As your child gets older, it may be increasingly difficult for him to compensate, so the gap between his ability and achievement may be widening. If your child does have a learning disability, it will be easier to detect now than when he was in kindergarten. The following articles describe characteristics common to children with dyslexia and other learning disabilities. You may want to look through them to see if you recognize some of your childs challenges in these descriptions:
If you see some of these characteristics in your child, you may want to request that his school give him an educational evaluation. It is within your rights as a parent to request this free evaluation and to have a vote throughout the evaluation process.
Remember that you can be the strongest and most knowledgeable advocate for your son, so trust your instincts and dont give up! The sooner your son receives the assistance he needs and the quicker you and his teachers can work together to develop a plan for helping him at home and school, the better his outcome for truly reaching his academic potential.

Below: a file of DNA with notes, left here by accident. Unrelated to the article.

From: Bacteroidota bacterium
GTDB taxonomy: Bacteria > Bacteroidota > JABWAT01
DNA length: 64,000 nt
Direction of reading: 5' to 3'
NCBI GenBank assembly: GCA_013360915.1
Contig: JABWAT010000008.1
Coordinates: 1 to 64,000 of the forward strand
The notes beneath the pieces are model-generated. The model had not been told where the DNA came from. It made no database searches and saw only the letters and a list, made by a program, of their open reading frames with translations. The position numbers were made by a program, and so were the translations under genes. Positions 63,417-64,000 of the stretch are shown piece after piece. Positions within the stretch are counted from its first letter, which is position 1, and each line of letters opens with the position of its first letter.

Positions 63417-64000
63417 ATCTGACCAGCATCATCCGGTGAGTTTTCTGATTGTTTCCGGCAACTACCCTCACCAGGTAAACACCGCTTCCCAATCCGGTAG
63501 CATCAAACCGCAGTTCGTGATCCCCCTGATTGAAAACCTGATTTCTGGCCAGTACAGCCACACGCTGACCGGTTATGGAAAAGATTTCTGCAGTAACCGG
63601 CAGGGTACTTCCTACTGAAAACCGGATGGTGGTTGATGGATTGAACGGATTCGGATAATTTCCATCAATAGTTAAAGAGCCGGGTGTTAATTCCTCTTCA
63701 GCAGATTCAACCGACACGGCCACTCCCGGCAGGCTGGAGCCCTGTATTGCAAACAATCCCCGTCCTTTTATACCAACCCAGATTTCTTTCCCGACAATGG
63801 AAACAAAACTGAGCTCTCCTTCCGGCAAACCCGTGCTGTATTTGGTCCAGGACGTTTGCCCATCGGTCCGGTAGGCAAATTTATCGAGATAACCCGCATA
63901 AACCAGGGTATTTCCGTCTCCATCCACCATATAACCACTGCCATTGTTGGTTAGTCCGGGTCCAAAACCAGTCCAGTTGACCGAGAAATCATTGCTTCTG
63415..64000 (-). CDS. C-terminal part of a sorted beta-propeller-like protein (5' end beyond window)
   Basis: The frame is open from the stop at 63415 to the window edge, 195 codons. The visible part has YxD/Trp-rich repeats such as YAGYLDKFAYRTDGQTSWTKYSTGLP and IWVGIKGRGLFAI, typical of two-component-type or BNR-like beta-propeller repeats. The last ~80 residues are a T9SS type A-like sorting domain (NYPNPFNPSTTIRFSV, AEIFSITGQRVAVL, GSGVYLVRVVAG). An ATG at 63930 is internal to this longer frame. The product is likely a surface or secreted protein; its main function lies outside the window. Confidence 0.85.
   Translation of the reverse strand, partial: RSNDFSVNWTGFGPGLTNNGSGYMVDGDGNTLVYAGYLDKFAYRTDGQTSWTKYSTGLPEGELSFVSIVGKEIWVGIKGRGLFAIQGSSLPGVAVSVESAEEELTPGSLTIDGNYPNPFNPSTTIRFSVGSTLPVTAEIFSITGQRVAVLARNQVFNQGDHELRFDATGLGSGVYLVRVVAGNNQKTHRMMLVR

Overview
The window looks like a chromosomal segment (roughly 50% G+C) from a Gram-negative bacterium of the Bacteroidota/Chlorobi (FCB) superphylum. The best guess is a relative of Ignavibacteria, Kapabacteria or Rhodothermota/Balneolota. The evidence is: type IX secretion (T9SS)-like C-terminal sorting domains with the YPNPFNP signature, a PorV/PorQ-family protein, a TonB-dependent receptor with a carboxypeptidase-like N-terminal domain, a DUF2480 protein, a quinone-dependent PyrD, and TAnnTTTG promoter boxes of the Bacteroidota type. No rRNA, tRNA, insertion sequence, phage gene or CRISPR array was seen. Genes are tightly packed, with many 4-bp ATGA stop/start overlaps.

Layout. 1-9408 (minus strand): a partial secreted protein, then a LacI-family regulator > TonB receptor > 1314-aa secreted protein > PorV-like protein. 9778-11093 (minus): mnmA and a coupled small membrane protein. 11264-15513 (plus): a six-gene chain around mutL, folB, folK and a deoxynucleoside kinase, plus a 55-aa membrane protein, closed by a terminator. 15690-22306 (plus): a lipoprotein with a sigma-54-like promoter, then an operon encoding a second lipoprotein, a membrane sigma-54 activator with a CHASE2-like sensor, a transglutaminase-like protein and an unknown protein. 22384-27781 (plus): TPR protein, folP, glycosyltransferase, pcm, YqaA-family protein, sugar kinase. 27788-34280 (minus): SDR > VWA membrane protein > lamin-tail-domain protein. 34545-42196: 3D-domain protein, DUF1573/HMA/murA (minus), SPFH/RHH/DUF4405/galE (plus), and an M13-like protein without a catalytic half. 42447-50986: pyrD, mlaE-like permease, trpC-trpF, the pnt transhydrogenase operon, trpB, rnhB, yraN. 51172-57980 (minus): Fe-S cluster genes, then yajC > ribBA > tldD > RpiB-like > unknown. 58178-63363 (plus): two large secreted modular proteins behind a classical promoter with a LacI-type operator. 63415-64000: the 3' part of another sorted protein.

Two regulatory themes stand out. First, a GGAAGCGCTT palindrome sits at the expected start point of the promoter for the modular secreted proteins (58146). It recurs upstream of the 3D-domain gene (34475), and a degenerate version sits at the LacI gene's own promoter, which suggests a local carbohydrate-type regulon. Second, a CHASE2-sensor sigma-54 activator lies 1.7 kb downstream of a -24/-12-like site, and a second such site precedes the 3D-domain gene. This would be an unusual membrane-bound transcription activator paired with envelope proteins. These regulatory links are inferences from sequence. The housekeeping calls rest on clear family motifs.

My son is far behind in school both academically and developmentally. Should he stay back a grade?
If your school is one in which 1) at-risk students are given intensified learning experiences; 2) differentiated instruction is provided; 3) teachers are continually improving their skills; 4) lessons are geared to ongoing performance assessments; and 5) very young students receive the help they need early and often you can safely support promotion for your child. If you are not convinced that your child will get the support he needs to succeed in the next grade, you may want to strongly support his retention. In addition to academic factors, it is important to weigh the child's age, size, emotional maturity and physical development when considering retention. Also examine the program that will be offered it should be a new, challenging experience not a repeat of the same lessons and texts.